A Place Among the Dead review - Drusilla from Buffy turns the camera on herself

·2-min read

‘You’re that girl from Buffy,” someone says to actor-writer-director Juliet Landau at one point in A Place Among the Dead. Landau makes that thumbnail description of herself – she is indeed best known for playing the vampiric Drusilla in multiple episodes of Buffy the Vampire Slayer and its spinoff Angel – a badge of both honour and shame in this peculiar mockumentary-horror-psychodrama mashup. Depending on the angle of view, it’s either an excoriation of Hollywood narcissism and solipsism, or a product of it. As such, it suggests that Landau is clearly an interesting and complicated character, but her direction here is less compelling, given what a mess it is by the end.

The idea is that Landau, as herself, is making a doc with her husband-cinematographer Dev (real-life cinematographer Deverill Weekes) about vampires and evil in general and specifically a local bloodsucker/serial killer named Darcel (seen only in glimpses but credited as being played by both Bryan Michael Hall and Seth Bewley) who makes brightly coloured paintings of his victims. For the most part, it’s left unclear whether Darcel is the real undead or just a psycho with a taste for satanic imagery and cheesy artwork, not dissimilar to the kind you might see in a seaside town’s commercial art gallery.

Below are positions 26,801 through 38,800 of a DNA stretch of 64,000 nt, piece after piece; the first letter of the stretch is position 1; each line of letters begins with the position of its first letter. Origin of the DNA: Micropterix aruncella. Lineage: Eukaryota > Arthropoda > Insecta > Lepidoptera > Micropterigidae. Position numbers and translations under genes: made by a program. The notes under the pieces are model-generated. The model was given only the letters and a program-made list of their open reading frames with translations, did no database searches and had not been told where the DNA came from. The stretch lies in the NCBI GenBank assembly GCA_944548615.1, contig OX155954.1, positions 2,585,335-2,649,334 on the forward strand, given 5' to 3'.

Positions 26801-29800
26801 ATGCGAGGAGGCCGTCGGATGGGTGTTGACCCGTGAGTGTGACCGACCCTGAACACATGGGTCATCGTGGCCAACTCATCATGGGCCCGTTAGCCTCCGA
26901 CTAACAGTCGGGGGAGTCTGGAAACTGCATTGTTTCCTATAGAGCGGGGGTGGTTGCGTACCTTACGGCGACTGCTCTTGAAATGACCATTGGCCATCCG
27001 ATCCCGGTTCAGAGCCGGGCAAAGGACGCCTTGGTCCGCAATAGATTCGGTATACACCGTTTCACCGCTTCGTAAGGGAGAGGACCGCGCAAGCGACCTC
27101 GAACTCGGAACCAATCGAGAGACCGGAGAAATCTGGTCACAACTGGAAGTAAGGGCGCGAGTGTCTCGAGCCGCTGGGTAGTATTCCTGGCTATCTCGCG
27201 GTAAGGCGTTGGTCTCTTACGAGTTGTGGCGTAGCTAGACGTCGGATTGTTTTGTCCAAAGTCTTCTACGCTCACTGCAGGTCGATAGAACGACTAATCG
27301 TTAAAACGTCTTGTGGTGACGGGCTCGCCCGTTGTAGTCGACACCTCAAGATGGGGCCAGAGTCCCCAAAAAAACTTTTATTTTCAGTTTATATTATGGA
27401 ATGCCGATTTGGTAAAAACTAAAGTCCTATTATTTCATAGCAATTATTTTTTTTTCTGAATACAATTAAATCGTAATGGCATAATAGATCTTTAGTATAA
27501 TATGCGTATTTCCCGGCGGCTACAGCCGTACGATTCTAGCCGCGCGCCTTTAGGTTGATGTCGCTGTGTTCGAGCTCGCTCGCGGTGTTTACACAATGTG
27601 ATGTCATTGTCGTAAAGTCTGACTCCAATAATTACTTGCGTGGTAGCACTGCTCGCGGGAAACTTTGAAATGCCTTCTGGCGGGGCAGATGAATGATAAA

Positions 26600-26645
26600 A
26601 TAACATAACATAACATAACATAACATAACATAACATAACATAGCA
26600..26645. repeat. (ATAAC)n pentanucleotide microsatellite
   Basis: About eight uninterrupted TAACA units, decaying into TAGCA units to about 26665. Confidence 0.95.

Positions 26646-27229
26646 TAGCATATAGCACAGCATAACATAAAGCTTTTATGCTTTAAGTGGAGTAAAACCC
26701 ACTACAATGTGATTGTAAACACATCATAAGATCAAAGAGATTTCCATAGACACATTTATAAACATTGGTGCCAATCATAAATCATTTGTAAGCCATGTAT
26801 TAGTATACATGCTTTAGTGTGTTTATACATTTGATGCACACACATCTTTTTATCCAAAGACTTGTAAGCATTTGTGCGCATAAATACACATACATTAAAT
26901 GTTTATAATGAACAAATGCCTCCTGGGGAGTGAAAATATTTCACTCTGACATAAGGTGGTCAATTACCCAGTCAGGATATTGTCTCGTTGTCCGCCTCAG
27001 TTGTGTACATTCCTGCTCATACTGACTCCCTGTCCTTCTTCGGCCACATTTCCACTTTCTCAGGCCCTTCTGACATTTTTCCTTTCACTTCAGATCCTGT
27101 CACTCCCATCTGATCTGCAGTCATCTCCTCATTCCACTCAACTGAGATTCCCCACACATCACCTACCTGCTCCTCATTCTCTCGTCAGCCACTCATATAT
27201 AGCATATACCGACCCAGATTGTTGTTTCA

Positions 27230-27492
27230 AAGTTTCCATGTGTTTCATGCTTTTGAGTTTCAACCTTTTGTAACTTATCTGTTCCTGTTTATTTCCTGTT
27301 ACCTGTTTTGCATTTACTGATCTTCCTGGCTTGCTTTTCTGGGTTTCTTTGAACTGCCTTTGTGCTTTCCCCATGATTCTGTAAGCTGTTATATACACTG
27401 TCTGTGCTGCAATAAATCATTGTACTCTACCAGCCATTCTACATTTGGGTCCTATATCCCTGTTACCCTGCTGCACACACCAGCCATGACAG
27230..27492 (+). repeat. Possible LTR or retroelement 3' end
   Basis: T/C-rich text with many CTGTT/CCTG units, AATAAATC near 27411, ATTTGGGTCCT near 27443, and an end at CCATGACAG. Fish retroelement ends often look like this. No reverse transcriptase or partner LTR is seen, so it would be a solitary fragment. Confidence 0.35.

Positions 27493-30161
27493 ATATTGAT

As Landau gets ever more deeply involved with the police investigation into his murders, in her spare time she and Dev interview various experts on vampirism playing versions of themselves, including Gary Oldman, novelist Anne Rice, Landau’s old boss Joss Whedon and the novelist-critic Kim Newman, who is as perspicacious as ever. These mock-doc components are far more persuasive than watching Landau overact in the gothic fiction sections.

Meanwhile, there’s something troubling about the way she keeps cutting in photographs of her real-life parents – actors Martin Landau and Barbara Bain – whenever her voiceover is invoking evil, suggesting there was something very dark going on in her childhood home. Either that or she’s just messing around with the porous boundaries between truth and fiction in Hollywoodland.

It’s hard to know what the point is as it gets very experimental by the end, which is another way of saying the whole narrative sort of implodes into random, darkly-lit imagery and gloomy blasts of Mozart.

• A Place Among the Dead is available on digital platforms from 9 November.

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